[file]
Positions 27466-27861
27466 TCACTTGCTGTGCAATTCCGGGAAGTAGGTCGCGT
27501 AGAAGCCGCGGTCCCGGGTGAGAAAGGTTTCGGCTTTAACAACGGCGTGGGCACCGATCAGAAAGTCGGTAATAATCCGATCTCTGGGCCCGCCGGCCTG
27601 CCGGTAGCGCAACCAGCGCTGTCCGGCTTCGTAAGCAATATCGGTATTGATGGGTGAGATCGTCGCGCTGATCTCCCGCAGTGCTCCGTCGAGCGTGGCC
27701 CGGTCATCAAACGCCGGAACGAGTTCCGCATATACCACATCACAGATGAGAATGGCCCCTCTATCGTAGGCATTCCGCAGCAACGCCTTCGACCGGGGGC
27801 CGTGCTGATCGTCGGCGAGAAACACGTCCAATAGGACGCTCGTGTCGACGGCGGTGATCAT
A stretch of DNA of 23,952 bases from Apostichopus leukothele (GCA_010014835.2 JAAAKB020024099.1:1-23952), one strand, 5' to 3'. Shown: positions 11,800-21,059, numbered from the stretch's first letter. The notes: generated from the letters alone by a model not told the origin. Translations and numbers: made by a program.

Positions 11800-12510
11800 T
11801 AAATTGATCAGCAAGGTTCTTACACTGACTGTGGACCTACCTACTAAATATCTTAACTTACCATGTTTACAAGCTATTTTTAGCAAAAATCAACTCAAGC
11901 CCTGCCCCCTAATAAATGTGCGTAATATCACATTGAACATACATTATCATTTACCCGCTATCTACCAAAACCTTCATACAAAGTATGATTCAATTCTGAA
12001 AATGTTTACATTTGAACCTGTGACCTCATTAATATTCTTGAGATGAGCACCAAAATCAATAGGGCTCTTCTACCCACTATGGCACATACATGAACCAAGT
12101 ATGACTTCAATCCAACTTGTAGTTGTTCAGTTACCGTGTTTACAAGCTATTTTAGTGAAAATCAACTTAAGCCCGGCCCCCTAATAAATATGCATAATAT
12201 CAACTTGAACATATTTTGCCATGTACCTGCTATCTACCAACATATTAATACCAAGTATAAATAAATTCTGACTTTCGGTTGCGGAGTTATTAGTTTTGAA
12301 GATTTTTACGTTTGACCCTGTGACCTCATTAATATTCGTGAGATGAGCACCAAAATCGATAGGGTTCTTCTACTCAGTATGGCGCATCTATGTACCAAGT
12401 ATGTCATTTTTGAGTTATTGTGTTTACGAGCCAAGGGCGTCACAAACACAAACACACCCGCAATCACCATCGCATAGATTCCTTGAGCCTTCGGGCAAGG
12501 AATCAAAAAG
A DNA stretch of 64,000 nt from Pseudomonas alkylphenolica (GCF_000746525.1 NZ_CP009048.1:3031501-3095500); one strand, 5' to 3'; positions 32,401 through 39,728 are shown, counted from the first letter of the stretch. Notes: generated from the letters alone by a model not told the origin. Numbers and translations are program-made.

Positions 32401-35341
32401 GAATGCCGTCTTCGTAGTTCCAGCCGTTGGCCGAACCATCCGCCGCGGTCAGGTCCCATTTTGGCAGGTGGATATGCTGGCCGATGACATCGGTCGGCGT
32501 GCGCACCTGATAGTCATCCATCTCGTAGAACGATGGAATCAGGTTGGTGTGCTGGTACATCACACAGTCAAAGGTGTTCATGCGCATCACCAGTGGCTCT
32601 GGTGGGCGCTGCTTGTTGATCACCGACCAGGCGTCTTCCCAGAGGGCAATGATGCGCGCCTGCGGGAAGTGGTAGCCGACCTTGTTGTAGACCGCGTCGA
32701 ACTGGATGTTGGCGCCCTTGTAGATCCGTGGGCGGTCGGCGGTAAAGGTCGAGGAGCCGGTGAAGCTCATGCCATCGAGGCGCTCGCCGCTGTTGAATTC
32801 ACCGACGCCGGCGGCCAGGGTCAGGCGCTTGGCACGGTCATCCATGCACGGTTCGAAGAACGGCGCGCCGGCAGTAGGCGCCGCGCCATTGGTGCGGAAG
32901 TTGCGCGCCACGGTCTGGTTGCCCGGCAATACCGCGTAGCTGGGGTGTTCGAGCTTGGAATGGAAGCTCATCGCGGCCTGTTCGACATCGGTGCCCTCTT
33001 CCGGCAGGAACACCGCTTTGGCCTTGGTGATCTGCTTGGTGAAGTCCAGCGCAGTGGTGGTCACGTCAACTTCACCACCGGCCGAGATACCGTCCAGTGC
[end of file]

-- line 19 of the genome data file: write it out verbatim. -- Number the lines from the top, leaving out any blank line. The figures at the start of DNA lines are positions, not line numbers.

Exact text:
Positions 32401-35341